Making the nursing curriculum more inclusive for students with specific learning difficulties (SpLD): embedding specialist study skills into a core module

Nurse Educ Today. 2013 Jun;33(6):602-7. doi: 10.1016/j.nedt.2012.07.009. Epub 2012 Aug 3.


Background: Wray et al. (2012) found that providing specialist 'add on' study skills sessions to students with SpLD increased the likelihood of progression and earlier identification. However, 48% of students identified as 'at risk' of having a SpLD did not pursue further assessment/support, which is of concern. OBJECTIVES/DESIGN/PARTICIPANTS/SETTINGS: The study aimed to explore the impact of embedding nine study skills sessions designed for students with SpLD into the mainstream curriculum on pre-registration nursing students in one HEI in the north of England. Two cohorts (September 2009 (n=257) and February 2010 (n=127)) took part; a total of 300 students completed a student feedback questionnaire (201 from September 2009, 99 from February 2010 (response rates of 87% and 80%)). The study used an outcome evaluation approach (Watson et al., 2008) to explore the impact of the sessions using a range of measures: (i) a student feedback questionnaire, (ii) length of time from registration to first contact with Disability Services, and (iii) progression data.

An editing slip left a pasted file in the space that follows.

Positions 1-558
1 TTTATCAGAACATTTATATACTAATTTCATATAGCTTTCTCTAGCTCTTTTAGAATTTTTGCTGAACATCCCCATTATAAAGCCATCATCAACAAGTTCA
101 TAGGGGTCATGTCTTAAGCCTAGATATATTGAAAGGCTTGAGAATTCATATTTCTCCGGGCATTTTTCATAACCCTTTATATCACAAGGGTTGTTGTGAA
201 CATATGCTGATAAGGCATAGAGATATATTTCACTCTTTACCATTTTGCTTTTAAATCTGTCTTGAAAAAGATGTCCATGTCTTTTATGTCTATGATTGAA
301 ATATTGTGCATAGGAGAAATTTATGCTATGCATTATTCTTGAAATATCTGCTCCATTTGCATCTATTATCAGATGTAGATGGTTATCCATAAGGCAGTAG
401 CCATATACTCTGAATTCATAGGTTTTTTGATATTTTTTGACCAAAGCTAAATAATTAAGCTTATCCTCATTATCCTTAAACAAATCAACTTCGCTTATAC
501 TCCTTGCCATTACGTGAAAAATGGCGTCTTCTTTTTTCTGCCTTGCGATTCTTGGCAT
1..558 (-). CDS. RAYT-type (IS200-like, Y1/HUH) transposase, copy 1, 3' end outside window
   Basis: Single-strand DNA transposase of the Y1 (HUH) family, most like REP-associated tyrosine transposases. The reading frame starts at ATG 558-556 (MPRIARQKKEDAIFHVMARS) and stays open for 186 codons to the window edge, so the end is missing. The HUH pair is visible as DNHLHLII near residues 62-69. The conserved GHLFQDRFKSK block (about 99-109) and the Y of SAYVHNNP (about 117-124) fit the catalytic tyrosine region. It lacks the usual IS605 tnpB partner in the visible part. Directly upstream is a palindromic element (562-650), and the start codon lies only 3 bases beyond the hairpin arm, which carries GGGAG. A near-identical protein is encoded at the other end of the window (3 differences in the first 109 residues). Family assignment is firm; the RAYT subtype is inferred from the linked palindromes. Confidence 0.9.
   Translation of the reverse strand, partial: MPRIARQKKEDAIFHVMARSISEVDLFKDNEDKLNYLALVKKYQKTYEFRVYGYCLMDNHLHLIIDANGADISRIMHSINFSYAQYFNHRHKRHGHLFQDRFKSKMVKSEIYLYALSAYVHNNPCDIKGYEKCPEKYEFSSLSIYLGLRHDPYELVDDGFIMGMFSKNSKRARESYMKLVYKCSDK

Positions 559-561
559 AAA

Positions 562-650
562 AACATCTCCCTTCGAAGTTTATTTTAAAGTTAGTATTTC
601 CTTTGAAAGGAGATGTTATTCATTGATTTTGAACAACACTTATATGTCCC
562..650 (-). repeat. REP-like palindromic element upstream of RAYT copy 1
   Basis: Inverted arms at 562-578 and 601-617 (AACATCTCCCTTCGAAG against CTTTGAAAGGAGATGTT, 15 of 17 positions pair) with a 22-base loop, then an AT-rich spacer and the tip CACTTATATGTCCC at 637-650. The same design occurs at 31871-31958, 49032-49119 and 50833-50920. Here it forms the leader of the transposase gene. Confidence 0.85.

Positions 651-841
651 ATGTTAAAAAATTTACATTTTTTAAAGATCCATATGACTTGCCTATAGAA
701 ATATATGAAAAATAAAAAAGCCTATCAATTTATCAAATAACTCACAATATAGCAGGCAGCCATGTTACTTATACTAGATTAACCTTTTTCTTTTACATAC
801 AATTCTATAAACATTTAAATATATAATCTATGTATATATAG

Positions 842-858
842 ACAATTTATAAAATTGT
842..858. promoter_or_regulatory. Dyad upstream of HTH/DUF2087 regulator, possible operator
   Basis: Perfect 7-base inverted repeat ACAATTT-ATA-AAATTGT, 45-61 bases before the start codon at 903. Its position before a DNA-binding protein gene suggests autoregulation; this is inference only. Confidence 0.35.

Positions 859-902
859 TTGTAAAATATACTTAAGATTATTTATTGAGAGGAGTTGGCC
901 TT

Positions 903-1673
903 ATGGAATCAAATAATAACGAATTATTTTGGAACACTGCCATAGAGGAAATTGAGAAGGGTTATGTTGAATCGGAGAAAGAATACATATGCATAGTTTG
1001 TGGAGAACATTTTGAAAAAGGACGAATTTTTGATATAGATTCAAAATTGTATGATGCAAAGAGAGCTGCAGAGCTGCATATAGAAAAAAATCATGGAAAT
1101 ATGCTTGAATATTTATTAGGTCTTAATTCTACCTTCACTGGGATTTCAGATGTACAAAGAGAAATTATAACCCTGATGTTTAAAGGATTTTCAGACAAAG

Results: Overall, the sessions were received very positively, especially those on essay writing, reflection and learning techniques. Students in the study cohorts made contact with Disability Services 4-6 weeks earlier than other cohorts; referrals were also higher. Equally, students with SpLD with access to study skills had higher rates of progression (e.g. 87% in 2009) than in years with no sessions (e.g. 62% in 2008); progression rates were comparable to their non-disabled peers.

Conclusions: Mainstreaming what had previously been a reasonable adjustment made time- and resource-savings for the institution. Such approaches to embedding are important in encouraging and retaining talented and able students.

Publication types

  • Comparative Study

MeSH terms

  • Adult
  • Cohort Studies
  • Curriculum
  • Education, Nursing, Baccalaureate / methods*
  • England
  • Female
  • Humans
  • Interprofessional Relations
  • Learning Disabilities / prevention & control*
  • Mainstreaming, Education / methods*
  • Male
  • Personal Satisfaction
  • Students, Nursing / statistics & numerical data*
  • Writing
  • Young Adult